29. It’s not the Giants’ fault that the A’s didn’t care enough to get compensated for ceding the territory. That’s the reason the Giants got the territory and the A’s got nothing: MLB gave it to them, and the A’s didn’t bitch and moan and complain and file a grievance. They didn’t care, and they only care now because they’re trying to move there and can’t. And the Giants have every right to block the A’s from moving to San Jose, both because they can and because they want that market; it’s a big one, and it accounts for a lot of their revenue. It’s unfair to call the Giants out for being the bad guys when they only took what was given to them.

    Comment by quincy0191 — August 17, 2010 @ 9:12 pm

  30. I’d think expansion is far more likely than contraction. Contraction would mean that baseball is saying that they’re not making enough money and can’t do anything to make a team viable, and they’re simply not going to do that. There are enough emerging/existing markets that expansion within the next 20 years isn’t ridiculous IMO; between more international teams (probably in Latin America), another NY team, or a new city in the US (Austin, Portland, New Orleans, Nashville, Las Vegas, etc.), I wouldn’t be that surprised to see MLB grow.

    Comment by quincy0191 — August 17, 2010 @ 9:17 pm

  31. It’s not the Giants’ fault that the A’s didn’t care enough to get compensated for ceding the territory. That’s the reason the Giants got the territory and the A’s got nothing: MLB gave it to them, and the A’s didn’t bitch and moan and complain and file a grievance. They didn’t care, and they only care now because they’re trying to move there and can’t.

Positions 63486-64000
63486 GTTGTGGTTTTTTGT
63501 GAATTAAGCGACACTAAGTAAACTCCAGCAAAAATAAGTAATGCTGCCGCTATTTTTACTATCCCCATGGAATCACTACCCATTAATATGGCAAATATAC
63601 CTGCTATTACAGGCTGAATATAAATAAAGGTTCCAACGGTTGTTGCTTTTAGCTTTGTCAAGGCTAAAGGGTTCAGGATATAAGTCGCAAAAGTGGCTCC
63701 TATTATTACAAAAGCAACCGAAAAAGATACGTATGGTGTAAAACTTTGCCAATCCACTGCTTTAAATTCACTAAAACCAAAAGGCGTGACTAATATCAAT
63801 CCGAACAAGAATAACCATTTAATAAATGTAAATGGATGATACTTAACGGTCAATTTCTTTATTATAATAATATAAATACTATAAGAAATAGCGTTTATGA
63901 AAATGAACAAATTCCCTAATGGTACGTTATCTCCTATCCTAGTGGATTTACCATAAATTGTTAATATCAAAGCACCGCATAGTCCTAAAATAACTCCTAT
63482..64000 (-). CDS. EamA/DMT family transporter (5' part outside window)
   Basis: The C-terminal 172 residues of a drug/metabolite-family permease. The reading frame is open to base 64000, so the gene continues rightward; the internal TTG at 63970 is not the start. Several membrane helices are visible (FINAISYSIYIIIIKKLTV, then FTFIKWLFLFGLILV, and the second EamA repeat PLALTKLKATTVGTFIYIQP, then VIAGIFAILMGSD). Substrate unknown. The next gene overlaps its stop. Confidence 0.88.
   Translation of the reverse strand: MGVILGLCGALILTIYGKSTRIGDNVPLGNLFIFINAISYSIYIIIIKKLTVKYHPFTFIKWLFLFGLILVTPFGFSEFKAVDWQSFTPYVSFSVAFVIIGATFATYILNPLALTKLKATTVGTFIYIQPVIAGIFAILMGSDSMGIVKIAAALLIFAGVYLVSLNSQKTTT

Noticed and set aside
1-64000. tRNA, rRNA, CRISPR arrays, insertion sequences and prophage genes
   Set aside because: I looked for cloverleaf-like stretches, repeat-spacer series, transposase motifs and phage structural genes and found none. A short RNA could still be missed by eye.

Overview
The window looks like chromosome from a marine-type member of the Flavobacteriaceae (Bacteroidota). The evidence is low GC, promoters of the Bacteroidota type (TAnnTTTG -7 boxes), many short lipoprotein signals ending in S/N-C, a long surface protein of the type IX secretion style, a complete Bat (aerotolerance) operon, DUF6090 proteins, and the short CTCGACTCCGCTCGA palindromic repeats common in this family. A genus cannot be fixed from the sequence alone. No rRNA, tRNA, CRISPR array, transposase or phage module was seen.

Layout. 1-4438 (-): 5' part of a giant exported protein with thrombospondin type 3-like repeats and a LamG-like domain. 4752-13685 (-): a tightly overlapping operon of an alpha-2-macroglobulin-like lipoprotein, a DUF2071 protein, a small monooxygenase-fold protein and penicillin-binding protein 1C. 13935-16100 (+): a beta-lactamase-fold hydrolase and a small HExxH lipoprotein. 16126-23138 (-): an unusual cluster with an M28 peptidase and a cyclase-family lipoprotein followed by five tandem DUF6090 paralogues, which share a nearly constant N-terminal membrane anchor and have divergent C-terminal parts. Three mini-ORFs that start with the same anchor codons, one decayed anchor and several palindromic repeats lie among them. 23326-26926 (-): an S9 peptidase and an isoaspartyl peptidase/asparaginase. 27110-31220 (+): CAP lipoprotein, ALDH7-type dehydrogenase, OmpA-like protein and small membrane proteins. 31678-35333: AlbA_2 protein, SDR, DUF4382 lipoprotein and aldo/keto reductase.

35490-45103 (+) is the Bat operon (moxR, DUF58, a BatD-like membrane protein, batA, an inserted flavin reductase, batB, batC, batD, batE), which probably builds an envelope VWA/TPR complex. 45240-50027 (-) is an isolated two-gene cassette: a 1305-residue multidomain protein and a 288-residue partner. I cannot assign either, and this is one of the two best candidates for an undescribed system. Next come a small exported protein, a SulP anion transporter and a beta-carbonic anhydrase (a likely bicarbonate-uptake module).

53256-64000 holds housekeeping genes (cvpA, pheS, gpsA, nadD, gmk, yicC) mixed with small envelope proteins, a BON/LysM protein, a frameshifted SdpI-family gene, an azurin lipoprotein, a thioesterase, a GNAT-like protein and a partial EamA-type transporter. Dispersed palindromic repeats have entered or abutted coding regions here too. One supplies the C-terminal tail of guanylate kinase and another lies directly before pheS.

When I read stuff like this, I really think that having the team move to Tampa Bay would have cleared some heads. There’s not a shred of reality to any of the above.

    Comment by Maury Brown — August 17, 2010 @ 9:52 pm

  32. Puerto Rico uses the dollar. It’s a US territory.

    Comment by gnomez — August 17, 2010 @ 11:13 pm

  33. Mexico City and Havana are the best possible sites for MLB expansion. I think these are more likely to fly with owners than further slicing of the U.S. pie. Each basically opens a new market and revenue stream. The Marlins might not like competition form Cuba, but anything that pisses Loria off is totally fine with me.

    The difficulty in each case is that it’s unclear whether these two countries have the economy that will generate revenue necessary to support MLB teams. With the massive population of Mexico city, I’m willing to bet it can crush any un-tapped U.S. market even with ticket prices 1/3 the U.S. average, but I’m not sure whether Havana could do the same.

    Comment by philosofool — August 18, 2010 @ 12:10 am

  34. Vegas is broke right now. Last I heard, 80% of the home in the greater Las Vegas area were worth less than their mortgaged value. The economy of the city depended on two things, growth (construction, etc.) and gambling, both of which have dried up since fall of 2008. The city might find the revenue to build a stadium, but I kinda doubt it.

    Comment by philosofool — August 18, 2010 @ 12:18 am

  35. Wait? Portland doesn’t have a passionate fanbase? The city has the team that has the record for most consecutive home sellouts of any franchise in American Sports. Whenever a national media outlet covers games there, the announces mention repeatedly how great the home town crowd is. The Timbers army is absolutely rabid, and when they join MLS next year, I’m pretty sure the Vegas odds makers have set the Over/Under for homicides as a direct result of Timbers/Sounders soccer matches at 14.5. Hell, Bill Simmons even ranked Portland the best NBA crowd this season, writing,